The renowned military strategist John Boyd taught that people and institutions collect favorite philosophies, strategies, theories and ideologies over a period of time, and then try to align the future to fit them. The problem with this is the future is rarely like the past, and trying to fit new data into old paradigms often forces us to perform irrational mental gymnastics, which leaves us farther from the truth.
Our resistance to change and unwillingness to question our beliefs in the face of mounting evidence, leads us to analytical and execution failure. A more productive habit would be to continuously review our mental constructs to find out how to modify our interpretations to align with new evidence. This action, however, goes against our human nature that seeks stability and resists change. We see the consequences of these challenges weekly as we read about companies (especially retail) failing as a result of their resistance. In the future, developments in artificial intelligence and machine learning will have the potential to help us overcome many of our own mental weaknesses that cause us problems in our pursuit of truth.
In the digital era, our ability to change our thinking becomes even more critical as it must happen at a faster rate. I remember when updates to an enterprise’s mobile apps required all users to bring their mobile devices into the office to get them loaded and tested. This was a slow, tedious and expensive process. Today, as we all know, this can be done worldwide instantly and for very little money through cloud based app stores. Digital transformation equals speed and accelerated change.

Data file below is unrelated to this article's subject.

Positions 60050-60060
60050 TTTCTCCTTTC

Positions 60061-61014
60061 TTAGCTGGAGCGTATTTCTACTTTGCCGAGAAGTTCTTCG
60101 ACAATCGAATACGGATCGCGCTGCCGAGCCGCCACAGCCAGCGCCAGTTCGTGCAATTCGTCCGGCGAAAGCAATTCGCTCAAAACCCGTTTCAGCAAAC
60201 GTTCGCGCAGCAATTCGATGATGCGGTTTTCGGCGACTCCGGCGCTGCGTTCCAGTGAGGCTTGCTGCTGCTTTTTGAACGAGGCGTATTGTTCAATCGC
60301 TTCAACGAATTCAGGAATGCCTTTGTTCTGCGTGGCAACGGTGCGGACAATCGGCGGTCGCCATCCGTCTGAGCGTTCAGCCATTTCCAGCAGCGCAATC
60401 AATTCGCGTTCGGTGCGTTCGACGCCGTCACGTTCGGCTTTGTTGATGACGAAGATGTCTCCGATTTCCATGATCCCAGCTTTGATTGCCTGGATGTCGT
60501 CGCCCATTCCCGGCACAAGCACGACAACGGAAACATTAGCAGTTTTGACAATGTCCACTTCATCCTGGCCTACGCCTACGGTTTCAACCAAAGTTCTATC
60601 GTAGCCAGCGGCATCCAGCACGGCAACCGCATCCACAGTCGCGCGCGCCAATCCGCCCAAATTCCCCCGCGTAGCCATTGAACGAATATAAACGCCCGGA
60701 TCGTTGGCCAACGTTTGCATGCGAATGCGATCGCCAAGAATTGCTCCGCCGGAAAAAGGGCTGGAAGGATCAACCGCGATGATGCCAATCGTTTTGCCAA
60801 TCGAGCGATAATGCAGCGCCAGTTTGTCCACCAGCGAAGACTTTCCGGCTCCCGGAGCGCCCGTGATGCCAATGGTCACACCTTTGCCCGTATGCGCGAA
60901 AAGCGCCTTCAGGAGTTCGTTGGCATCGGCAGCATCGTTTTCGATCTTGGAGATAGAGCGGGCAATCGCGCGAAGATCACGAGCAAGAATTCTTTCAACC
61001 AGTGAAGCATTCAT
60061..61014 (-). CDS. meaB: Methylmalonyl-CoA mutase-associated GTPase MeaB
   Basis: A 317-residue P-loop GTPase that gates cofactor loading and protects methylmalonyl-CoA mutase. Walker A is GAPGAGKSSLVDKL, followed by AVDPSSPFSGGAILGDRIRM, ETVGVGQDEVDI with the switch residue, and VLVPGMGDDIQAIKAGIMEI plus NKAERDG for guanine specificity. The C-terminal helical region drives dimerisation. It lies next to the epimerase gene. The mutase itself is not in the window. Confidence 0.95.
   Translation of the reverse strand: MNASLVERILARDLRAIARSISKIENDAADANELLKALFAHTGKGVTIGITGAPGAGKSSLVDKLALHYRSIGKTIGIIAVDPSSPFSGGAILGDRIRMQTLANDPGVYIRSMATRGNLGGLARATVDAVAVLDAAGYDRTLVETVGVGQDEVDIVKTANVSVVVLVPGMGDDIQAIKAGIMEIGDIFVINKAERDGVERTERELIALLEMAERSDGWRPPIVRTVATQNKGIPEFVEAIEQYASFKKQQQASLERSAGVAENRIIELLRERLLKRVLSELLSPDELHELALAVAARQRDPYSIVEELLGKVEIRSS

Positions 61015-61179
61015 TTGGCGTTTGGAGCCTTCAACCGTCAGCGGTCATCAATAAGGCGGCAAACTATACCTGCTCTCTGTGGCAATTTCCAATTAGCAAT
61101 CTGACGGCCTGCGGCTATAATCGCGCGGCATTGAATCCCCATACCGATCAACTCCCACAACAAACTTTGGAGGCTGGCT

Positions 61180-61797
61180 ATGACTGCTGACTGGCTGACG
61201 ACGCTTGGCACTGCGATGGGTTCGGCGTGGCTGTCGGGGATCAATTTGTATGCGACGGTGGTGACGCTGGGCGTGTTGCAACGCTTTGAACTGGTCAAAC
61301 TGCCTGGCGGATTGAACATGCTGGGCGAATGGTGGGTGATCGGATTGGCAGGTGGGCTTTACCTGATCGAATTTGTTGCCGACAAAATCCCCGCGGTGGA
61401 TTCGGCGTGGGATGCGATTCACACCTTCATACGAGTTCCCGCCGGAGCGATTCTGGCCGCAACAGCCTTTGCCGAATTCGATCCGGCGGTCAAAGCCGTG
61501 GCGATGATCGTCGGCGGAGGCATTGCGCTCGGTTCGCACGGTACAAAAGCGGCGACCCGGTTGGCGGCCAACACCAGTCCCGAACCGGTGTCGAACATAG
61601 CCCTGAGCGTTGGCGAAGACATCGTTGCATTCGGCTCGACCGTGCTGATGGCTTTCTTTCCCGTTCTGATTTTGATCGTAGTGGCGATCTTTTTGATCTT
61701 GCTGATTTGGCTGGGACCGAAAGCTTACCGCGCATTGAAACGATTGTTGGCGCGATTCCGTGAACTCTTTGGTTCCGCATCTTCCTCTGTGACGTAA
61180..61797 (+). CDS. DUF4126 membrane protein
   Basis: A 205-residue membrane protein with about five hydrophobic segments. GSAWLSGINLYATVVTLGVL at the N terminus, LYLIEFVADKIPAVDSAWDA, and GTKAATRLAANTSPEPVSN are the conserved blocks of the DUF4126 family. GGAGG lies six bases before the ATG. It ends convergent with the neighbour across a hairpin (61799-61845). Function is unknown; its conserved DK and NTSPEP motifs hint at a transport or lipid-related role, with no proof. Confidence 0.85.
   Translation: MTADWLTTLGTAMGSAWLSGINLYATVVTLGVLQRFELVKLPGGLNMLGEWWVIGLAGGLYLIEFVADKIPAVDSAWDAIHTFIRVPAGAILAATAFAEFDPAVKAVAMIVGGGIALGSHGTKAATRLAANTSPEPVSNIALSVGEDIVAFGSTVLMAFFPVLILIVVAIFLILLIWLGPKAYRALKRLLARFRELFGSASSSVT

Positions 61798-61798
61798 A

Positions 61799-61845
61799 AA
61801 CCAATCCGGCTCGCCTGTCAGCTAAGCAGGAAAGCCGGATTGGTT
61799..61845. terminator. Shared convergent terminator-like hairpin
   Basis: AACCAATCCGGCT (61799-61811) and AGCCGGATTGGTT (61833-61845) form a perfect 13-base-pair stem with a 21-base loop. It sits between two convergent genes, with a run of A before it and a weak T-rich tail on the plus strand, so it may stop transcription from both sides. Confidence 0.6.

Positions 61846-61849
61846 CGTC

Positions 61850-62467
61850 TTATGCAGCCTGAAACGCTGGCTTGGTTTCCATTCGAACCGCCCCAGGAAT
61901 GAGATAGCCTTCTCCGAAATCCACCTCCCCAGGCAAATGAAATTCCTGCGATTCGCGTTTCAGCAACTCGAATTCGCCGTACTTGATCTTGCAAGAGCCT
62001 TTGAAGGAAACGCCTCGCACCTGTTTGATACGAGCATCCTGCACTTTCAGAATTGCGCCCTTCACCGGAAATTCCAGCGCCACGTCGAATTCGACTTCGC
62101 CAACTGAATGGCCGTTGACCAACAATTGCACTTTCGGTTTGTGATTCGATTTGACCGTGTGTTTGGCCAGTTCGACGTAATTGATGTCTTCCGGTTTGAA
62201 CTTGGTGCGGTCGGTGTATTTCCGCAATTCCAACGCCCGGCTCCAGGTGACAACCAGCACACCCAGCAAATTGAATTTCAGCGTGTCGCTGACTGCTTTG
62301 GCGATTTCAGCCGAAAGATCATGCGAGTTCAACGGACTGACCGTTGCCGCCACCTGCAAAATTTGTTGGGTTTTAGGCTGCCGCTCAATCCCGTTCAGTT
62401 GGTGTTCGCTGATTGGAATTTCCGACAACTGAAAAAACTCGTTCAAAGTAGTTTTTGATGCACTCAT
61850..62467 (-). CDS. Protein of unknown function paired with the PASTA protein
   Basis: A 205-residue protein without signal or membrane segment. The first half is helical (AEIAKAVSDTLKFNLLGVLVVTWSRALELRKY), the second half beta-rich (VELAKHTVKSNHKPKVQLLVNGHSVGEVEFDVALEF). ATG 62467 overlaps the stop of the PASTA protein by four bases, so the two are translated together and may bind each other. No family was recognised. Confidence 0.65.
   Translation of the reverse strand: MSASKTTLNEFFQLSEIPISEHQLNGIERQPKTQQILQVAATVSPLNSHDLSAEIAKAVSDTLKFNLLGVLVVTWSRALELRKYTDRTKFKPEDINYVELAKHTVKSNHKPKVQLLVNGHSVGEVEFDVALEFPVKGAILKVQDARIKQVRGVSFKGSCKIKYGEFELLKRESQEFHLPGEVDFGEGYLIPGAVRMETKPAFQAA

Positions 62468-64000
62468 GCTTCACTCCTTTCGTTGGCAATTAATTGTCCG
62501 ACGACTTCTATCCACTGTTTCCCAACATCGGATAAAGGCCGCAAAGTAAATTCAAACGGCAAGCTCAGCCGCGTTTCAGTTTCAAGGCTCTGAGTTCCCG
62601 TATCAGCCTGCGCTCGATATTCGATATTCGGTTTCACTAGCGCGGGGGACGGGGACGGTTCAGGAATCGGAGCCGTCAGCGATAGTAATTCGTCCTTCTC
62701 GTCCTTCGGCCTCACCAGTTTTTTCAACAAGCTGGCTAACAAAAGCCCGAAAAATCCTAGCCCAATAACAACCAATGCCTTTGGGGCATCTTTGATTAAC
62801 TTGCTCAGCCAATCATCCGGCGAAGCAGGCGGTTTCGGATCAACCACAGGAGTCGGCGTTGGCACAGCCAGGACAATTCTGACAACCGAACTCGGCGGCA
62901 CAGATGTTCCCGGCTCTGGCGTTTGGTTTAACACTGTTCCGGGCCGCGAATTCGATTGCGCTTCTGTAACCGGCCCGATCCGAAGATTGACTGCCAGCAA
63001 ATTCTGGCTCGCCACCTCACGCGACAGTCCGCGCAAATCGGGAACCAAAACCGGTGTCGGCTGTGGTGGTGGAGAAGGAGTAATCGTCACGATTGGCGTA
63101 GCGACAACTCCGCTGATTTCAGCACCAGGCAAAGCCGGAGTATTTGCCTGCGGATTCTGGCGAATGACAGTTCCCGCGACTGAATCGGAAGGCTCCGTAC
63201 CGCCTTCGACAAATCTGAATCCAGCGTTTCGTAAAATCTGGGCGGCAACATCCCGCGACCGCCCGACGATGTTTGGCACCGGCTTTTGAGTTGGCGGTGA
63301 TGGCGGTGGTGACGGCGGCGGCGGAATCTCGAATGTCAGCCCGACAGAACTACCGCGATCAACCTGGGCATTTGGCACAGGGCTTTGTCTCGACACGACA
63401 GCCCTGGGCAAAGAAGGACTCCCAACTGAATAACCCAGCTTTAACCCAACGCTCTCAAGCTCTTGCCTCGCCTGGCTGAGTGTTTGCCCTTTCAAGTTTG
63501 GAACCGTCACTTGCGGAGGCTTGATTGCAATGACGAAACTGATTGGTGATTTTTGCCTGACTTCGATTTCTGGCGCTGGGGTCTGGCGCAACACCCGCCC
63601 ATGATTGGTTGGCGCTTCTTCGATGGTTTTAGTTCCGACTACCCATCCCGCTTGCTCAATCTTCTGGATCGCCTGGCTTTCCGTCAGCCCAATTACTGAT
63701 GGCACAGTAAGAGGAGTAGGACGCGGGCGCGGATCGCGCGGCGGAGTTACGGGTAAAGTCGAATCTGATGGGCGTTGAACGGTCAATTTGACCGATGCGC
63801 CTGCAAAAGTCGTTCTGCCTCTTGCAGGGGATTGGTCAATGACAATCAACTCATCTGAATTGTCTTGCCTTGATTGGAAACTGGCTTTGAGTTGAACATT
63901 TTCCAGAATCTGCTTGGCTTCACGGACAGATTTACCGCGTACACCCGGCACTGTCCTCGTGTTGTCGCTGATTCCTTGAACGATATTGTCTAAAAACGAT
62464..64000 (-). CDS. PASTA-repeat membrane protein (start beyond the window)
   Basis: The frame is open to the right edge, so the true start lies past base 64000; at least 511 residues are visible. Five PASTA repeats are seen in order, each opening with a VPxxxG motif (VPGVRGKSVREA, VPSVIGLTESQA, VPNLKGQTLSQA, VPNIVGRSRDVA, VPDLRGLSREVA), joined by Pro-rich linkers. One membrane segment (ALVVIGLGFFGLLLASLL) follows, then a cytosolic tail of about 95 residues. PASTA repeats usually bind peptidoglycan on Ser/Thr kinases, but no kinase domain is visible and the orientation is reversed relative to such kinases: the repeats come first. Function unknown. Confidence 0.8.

In a world of integrated digital platforms and systems, every new digital innovation can potentially impact everything. This was vividly reinforced as I was studying block chain. Block chain can impact many different areas of a business.
The bottom line – one of the biggest factors determining the digital transformation winners of tomorrow will be the brains of leaders – their mental constructs. Can executives and boards look at new evidence and innovations without biases, resistance to change and prejudices, and grasp how economies, industries, markets and competition will be impacted? Can they learn about new digital innovations, understand the breadth of the impact, and develop new business strategies based on the new realities? Can they overcome themselves?
It is quite the irony that digital winners will be not simply those with the best digital technologies, but those that can best overcome their own human brains.